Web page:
American Airlines is having an operationally rough few days (as is Spirit Airlines, for that matter), so I wanted to talk about what’s going on, and share some basic tips if you happen to be flying with the airline.
American cancels & delays 3,100+ flights
American Airlines’ biggest hub is in Dallas-Fort Worth (DFW), and on Sunday the airport experienced some major storms. This caused many flights to be diverted, canceled, and delayed. To give you a sense of how operations have been impacted, here’s a look at some FlightAware data:
- On Sunday, August 1, 2021, 283 flights were canceled (9% of the schedule) and 941 flights were delayed (30% of the schedule)
- On Monday, August 2, 2021, 563 flights were canceled (18% of the schedule) and 1,006 flights were delayed (33% of the schedule)
- On Tuesday, August 3, 2021, 276 flights have been canceled (9% of the schedule) and 80 flights have been delayed (2% of the schedule); note that this is as of 7AM ET today, so this is going to get much worse
There seems to be no end in sight for these issues, and I’d expect well over 1,000 delays and cancelations today. As you can see above, on Sunday 39% of flights were delayed or canceled, while yesterday 51% of flights were delayed or canceled. Ouch.
What’s the cause of American cancelations & delays?
One of the main initial causes of these issues is the storm that happened on Sunday in Texas. Given the complexity of airline operations, bad weather at one airport can have major impacts throughout a carrier’s entire system. Irregular operations in the airline industry can have a real domino effect, with no easy way to simply “reset” things. In other words, if you’re flying from Miami to New York, it could be that your plane was supposed to come from Dallas, but ended up getting delayed or diverted.
But there’s an even bigger issue here — American Airlines’ schedule is currently being pushed to the limits. During the pandemic we saw airlines decrease the number of employees they have, and now airlines have seen a rapid increase in travel demand for summer. Airlines haven’t been able to hire to keep up with this new demand, there has been a shortage of contractors, and they also don’t have many spare planes.
So while airlines typically have enough staff for their operations when things are going smoothly, it’s a different story when things go wrong. For example, American Airlines has very few reserve pilots and flight attendants at the moment. When there are delays, cancelations, etc., airlines often need to find new crews to work flights, since crews will “time out” (meaning they can’t work anymore, because they’ve exceeded their maximum hours). Well, those crews simply aren’t available right now.
So yeah, over the next couple of days it’s not just a function of whether there’s a plane available to operate your flight, but it’s also the question of whether there’s a crew available to operate your flight. The lack of available crews, along with planes not being where they need to be, will have quite a knock-on effect here.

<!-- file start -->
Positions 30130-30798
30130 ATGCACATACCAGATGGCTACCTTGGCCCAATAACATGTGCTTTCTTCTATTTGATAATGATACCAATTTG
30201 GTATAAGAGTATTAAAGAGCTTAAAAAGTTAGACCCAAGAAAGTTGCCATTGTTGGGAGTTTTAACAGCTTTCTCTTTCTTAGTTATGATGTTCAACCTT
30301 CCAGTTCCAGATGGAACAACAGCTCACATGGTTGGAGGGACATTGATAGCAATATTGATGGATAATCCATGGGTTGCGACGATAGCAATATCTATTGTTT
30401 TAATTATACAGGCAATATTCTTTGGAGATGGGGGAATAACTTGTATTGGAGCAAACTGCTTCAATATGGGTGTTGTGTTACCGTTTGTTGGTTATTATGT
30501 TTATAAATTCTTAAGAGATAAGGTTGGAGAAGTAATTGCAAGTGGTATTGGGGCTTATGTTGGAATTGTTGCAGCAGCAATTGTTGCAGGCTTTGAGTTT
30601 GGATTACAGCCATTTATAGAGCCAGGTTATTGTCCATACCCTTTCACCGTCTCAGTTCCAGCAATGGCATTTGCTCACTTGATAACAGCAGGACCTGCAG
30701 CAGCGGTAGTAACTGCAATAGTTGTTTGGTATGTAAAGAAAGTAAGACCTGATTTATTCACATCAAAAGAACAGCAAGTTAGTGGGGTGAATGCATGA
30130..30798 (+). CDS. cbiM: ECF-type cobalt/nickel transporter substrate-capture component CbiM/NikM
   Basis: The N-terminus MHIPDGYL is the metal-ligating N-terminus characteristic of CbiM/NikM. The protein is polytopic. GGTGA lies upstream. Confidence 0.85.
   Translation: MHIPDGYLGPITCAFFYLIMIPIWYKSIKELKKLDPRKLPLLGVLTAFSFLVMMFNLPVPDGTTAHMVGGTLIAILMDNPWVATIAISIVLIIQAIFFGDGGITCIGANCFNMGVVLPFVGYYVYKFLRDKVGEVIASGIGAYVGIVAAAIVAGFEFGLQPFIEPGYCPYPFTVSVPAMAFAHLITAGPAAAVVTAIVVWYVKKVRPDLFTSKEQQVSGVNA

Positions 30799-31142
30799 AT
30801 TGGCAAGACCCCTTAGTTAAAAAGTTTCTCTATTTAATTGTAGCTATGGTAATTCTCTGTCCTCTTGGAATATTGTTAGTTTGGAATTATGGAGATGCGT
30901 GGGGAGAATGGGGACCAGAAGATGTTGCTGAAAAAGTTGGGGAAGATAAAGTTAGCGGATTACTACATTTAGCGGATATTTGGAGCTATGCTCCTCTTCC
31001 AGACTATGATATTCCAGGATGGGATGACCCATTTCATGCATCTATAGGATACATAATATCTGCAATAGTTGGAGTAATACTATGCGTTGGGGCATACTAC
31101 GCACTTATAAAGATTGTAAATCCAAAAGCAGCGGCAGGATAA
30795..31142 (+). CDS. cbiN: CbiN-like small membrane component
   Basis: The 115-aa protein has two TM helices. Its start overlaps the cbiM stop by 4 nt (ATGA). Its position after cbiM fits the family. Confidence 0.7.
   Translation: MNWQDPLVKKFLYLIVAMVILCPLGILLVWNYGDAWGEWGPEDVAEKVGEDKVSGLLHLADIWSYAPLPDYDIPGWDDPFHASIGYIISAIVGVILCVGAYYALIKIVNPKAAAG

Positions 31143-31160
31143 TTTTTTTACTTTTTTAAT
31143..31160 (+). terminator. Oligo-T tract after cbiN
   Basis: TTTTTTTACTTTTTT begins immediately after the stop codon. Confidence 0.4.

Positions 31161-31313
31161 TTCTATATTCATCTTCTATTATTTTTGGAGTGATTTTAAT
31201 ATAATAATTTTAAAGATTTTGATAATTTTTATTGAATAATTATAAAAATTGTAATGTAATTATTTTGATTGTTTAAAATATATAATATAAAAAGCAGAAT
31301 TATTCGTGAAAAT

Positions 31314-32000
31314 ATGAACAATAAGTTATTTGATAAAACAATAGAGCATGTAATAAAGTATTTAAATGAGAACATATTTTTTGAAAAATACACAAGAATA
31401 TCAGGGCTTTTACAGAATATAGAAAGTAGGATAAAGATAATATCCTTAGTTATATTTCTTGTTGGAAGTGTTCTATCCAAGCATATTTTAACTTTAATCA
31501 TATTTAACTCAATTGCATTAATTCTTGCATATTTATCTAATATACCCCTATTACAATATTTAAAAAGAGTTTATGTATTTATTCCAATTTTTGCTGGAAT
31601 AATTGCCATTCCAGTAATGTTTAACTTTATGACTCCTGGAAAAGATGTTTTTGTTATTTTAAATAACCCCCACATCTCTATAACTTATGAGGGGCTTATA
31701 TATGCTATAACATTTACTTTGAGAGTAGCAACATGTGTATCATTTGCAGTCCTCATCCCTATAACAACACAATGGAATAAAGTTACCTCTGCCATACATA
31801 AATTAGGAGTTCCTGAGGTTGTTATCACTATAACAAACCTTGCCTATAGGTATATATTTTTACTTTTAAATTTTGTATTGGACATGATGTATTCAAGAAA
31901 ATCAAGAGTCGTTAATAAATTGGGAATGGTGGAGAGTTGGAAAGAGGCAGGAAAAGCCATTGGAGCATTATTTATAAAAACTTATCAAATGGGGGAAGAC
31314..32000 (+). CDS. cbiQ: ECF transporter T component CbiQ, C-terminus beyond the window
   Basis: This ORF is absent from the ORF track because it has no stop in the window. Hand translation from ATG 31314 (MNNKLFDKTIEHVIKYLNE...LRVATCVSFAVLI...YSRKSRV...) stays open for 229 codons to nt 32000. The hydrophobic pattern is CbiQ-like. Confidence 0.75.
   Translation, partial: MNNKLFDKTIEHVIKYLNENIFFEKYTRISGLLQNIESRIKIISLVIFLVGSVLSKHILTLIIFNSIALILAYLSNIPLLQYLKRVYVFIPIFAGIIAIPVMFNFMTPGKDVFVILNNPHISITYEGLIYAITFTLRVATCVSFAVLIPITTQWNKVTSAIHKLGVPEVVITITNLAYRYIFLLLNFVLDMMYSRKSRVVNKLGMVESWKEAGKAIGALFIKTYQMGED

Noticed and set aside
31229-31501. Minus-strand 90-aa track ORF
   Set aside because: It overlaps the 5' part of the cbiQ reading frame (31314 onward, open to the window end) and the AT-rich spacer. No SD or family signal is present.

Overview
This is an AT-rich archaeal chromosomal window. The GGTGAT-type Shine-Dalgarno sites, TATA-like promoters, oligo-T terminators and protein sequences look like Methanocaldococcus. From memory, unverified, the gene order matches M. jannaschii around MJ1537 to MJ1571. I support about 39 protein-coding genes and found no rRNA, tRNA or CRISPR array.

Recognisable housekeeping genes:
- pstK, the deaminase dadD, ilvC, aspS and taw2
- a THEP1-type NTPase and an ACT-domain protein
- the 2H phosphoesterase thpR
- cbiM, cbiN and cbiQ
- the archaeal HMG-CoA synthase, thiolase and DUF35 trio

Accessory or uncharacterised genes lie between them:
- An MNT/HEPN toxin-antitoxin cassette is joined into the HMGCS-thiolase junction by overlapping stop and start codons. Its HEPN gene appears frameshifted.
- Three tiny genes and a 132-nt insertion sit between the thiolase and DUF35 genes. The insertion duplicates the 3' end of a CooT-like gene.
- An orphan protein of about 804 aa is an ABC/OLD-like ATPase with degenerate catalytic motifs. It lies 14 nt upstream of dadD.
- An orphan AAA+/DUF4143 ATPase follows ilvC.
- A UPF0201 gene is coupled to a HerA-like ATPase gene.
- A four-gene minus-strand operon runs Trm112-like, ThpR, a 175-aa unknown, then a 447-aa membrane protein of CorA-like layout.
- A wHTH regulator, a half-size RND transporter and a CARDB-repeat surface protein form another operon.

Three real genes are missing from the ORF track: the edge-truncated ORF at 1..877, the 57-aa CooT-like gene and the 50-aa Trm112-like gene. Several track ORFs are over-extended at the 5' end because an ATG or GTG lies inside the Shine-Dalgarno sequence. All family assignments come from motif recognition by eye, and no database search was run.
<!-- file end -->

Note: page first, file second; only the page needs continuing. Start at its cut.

Are you entitled to compensation for American delays?
If you’re on an American Airlines flight that’s delayed or canceled, what are you entitled to? A few thoughts:
- American Airlines will likely claim that all cancelations and delays associated with this mess are due to “weather,” and therefore the airline will likely try to avoid taking accountability
- Even if the delay or cancelation is within the carrier’s control, airlines aren’t required to offer customers any sort of cash compensation; that being said, they are supposed to offer hotel and meal vouchers for delays within their control, but the challenge is getting American to admit that any of this is within the carrier’s control
- Even if you could get American to admit that a delay is within their control, good luck actually getting in touch with an agent at the airport, since most lines at customer service desks are hundreds of people deep
- The best you can do is hope that you have a credit card with good travel delay coverage, which could help reimburse you for necessary out-of-pocket expenses
How do you get through to an American agent?
I’m seeing endless pictures of ridiculously long lines at customer service counters at airports. Unsurprisingly, American isn’t putting staff where they need to be to take care of customers. Furthermore, American’s options for rebooking yourself online during irregular operations doesn’t rival what’s offered by Delta and United.
In general you’re best off trying to contact @AmericanAir on Twitter for help, though they may be overwhelmed at the moment as well. Otherwise the best option is to try to get through to someone by phone. The issue is that if you call American Airlines’ general reservations phone number, the hold time may be several hours.
The trick is to call one of American Airlines’ foreign call centers, where the hold times are typically much, much shorter. Just use Skype or Google Voice, and you can do so very inexpensively. For example, I’ve often had good luck getting through to the Australia call center in no time (it’s open 24/7).
That being said, by phone they wouldn’t be able to help you with hotel accommodation or meal vouchers, but rather only with rebooking.
American Airlines is having some serious operational issues for the past few days, and I suspect they’ll continue. The problems started with a storm at DFW on Sunday, but the impact from that has been huge. Aircraft scheduling is complicated, and what’s even more complicated at the moment is finding sufficient flight attendants and pilots to actually work flights.
Anyone flying American Airlines the past few days? If so, what’s it like out there?